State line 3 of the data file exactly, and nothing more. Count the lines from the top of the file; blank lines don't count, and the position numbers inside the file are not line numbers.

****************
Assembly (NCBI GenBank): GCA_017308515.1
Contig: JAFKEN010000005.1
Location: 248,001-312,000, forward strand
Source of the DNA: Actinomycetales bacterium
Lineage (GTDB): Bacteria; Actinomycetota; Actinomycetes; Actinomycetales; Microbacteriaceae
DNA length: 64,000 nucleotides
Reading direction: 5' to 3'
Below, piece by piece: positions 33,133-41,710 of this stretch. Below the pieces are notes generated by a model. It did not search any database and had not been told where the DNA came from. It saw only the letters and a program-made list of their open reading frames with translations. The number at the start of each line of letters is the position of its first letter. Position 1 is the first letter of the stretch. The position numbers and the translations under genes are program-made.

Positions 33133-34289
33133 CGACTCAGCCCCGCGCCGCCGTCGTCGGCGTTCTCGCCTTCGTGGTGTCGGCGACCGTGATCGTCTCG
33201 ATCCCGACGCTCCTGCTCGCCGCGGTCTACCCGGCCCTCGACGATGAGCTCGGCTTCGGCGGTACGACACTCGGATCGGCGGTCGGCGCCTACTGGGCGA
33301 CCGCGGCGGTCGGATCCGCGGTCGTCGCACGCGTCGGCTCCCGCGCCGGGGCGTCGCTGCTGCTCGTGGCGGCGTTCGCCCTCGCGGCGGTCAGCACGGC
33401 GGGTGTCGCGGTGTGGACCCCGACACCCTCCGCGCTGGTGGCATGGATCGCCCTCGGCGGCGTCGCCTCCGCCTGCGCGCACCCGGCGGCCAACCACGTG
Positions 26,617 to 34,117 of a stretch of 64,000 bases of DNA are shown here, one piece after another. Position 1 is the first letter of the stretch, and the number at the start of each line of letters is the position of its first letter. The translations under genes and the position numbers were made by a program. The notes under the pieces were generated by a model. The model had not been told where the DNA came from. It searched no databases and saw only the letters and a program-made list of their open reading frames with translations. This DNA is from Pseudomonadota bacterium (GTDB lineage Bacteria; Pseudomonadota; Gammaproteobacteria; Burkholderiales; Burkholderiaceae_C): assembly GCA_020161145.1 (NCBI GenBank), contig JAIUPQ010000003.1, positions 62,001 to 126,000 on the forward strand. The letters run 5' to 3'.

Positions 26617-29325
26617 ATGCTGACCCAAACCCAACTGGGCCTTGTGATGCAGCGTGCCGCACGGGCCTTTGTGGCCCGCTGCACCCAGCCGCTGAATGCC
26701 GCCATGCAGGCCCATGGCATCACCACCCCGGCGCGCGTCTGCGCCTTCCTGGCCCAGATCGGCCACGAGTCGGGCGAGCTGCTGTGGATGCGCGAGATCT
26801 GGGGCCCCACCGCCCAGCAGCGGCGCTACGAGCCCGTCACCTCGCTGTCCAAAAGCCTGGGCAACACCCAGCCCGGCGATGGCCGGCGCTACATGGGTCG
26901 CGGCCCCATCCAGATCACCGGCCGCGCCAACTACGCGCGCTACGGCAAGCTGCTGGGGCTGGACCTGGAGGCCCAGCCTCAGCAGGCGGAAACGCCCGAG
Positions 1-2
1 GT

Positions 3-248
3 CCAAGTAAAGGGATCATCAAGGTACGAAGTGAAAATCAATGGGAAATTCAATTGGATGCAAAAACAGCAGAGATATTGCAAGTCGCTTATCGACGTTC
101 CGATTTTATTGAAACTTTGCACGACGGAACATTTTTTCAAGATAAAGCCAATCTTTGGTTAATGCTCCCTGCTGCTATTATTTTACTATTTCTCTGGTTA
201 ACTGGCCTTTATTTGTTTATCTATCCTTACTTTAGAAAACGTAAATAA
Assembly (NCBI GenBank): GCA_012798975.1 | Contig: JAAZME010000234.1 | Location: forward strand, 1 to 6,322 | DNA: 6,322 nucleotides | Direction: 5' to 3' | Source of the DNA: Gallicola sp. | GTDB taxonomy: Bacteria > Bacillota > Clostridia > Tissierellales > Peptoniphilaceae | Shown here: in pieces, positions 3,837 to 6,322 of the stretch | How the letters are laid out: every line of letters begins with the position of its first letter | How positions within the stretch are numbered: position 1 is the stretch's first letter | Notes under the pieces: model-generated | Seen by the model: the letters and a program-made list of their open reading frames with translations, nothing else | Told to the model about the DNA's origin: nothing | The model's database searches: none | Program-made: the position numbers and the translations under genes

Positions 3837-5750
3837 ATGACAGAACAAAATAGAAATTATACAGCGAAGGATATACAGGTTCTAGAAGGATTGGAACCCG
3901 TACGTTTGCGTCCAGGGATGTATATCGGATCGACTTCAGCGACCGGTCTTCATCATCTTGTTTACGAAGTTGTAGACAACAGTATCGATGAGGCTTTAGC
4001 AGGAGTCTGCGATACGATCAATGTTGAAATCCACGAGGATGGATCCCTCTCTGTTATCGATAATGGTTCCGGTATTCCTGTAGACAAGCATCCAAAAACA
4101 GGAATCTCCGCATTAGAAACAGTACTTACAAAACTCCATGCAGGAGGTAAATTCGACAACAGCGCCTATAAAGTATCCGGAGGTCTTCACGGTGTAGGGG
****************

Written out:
Location: 248,001-312,000, forward strand